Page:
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Volume 25, No. 6

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The Salvation Army USA Southern Territory

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April 10, 2008

Comm. Feener | Maj. Mcgee | Maj. Duracher | Ms. Gotrich
Sunday school,
music program
key to growth for
Richmond, Va., Corps

By Major Frank Duracher
Southern Spirit staff

An energetic group of lay leaders and supportive soldiers is proving to be the key to a successful discipleship emphasis for the Richmond Citadel, Va., Corps. By targeting youth through two avenues of interest - music and Sunday school - children, teens and young adults are being welcomed into a corps family with a rich Salvation Army heritage.

Major Dan Proctor leads the Richmond Citadel Corps Band during a Sunday morning worship service.

One unique idea to keep Sunday school fresh and alive for youngsters is a "rotation" - a system whereby classes of students move about from one week to another, alternating teachers and room settings.

They rotate from place to place, and that keeps the kids on their toes and expecting the unexpected," said Captain Natalie Sayre, Richmond Citadel corps officer. "The teachers rotate as well, so the presentation of material and styles are anything but stagnant."

In one sense it is good, Sayre said, because it keeps the teachers invigorated. It also means teachers who might otherwise prefer one age group gets to teach that bracket while at the same time expanding his/her ability and comfort zone among others.

Ben and Linda Headley may teach an adult class for three Sundays, then move to the youth side. There they teach the same lessons but varying the methods, using computer games one week and perhaps cooking exercises the next.

The common thread for all classes are "Faith Words," widely-known terms (i.e.: obedience, free will, miracle) upon which classes that utilize craft projects, fun activities and Scripture study are built.

A lively music program complements the unique Sunday school curriculum as a discipleship strength at Richmond Citadel.

"Music is what draws many young people into the corps, and we work hard to involve them in all aspects of Army ministry," said Corps Sergeant-Major Gene Garrison.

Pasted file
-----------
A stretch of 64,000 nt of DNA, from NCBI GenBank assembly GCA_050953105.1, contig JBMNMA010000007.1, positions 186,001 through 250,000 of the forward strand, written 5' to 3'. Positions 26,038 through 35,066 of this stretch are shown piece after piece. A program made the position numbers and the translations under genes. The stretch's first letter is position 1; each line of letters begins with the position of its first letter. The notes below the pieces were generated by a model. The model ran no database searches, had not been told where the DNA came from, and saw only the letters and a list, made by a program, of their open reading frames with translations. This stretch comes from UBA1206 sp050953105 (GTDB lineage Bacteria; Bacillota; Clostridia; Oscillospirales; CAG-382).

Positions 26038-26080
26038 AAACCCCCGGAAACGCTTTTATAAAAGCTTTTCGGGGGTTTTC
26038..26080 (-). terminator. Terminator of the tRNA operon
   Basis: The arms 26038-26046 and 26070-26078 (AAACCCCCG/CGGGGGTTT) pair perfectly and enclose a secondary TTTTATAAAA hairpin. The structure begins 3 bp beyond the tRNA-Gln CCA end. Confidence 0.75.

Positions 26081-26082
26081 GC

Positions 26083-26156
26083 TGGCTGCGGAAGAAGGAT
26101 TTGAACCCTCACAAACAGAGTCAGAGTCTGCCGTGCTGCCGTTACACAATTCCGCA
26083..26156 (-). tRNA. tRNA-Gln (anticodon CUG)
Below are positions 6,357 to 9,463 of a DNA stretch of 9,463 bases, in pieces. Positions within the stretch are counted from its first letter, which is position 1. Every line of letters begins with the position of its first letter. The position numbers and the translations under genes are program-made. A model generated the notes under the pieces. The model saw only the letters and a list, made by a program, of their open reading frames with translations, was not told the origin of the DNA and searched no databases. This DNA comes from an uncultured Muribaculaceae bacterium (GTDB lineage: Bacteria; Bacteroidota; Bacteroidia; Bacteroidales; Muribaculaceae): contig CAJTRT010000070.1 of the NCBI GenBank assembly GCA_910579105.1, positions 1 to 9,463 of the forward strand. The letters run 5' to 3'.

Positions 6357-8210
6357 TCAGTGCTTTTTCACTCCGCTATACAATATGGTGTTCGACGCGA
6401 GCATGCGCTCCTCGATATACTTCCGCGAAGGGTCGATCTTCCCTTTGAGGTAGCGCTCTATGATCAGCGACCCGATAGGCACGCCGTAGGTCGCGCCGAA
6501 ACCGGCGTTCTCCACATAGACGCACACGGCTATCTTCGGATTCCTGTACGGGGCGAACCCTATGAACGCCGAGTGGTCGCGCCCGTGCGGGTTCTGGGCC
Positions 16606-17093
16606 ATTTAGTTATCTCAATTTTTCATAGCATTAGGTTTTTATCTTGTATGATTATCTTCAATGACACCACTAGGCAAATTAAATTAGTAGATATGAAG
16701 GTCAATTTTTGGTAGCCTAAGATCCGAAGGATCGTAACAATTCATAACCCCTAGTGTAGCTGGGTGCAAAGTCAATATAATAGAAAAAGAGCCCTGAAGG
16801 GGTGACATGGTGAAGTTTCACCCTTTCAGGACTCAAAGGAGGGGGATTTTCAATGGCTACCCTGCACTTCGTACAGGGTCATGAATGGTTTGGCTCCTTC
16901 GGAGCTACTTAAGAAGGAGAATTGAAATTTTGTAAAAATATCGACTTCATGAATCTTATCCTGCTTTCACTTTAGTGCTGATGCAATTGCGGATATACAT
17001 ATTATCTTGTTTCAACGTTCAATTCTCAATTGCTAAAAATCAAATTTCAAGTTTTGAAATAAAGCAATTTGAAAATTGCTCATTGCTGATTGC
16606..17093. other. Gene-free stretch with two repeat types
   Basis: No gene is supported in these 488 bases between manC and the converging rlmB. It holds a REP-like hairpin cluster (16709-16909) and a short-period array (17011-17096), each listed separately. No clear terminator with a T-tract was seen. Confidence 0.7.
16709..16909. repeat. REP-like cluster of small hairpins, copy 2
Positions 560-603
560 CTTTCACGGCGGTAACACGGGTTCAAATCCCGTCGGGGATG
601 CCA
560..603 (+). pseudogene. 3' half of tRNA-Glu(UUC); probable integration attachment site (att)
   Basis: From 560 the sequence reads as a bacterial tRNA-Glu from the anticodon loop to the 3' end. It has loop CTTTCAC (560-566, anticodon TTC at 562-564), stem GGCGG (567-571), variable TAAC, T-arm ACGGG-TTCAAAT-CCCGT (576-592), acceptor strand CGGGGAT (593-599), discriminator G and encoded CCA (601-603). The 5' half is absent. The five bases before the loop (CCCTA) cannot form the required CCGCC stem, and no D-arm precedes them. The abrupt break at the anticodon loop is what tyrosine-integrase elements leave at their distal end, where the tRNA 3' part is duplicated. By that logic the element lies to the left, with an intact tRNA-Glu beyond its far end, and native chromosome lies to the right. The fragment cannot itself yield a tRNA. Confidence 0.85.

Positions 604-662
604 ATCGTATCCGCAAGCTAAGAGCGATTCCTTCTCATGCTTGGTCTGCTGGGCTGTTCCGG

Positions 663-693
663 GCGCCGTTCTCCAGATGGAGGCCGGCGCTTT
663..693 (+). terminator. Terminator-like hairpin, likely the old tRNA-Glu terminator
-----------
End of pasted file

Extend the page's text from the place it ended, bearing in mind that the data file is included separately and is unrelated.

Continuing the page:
An extensive banding program features performance groups for beginner, junior and senior band levels. At least one of the bands is on duty each Sunday. A praise and worship band is comprised of musicians of all ages.

Brad Ford, 18, came to the corps when his girlfriend invited him. When he saw the banding program, he felt right at home, he said, because he had already grown to love music since he started learning to play a trumpet in the sixth grade. In addition to various brass instruments, Ford plays piano and percussion. His enthusiasm is seen by several high school band friends, who have volunteered by playing their horns while manning Christmas kettles.

"I belonged to another church before I started coming here a couple years ago," Ford said. "I love Salvation Army music, and this is now my church home. I have grown much closer to the Lord."

The young musician was enrolled as a soldier last year. He is entering college with hopes to be a high school band director or a divisional music director. Regardless where the Lord leads him, Ford witnesses, "I'll always be a Salvationist!"

George Copestick came to the Army for a different reason (see related story).



The road
less traveled

Richmond Citadel putting emphasis on discipleship
Continued from above.

His volunteerism in Christmas 2001 led him to discover many avenues of Salvation Army service - particularly among teens and young adults.

"In my job as a state juvenile corrections officer, I see kids without Christ nearly every day," Copestick said. "How wonderful it is to share God's love and grace with young people before they go down the wrong road!"

Copestick plays guitar in the corps praise and worship band. He recently completed soldiership classes and was one of three new soldiers enrolled in the Richmond Citadel Corps by Lt. Colonel William Crabson, NCV divisional commander.

Carolyn Gregory's children are all grown now, but she started coming to the corps when they were enrolled as junior soldiers in 1990.

"They came home one Sunday, wearing these cute little uniforms and telling me they were now ‘junior soldiers for Jesus,'" Gregory said. "I had to find out what this was all about, and I felt like I belong here ever since!"

Gregory still lives in the neighborhood and faithfully attends the Army corps programs. She cooks, serves food and cleans for corps and youth meals and is the corps cadet counselor and acting young people's sergeant-major.

"This church offered my children a chance to be with other believers their age," she said.

Weekend's start signals new kind of celebration for former addicts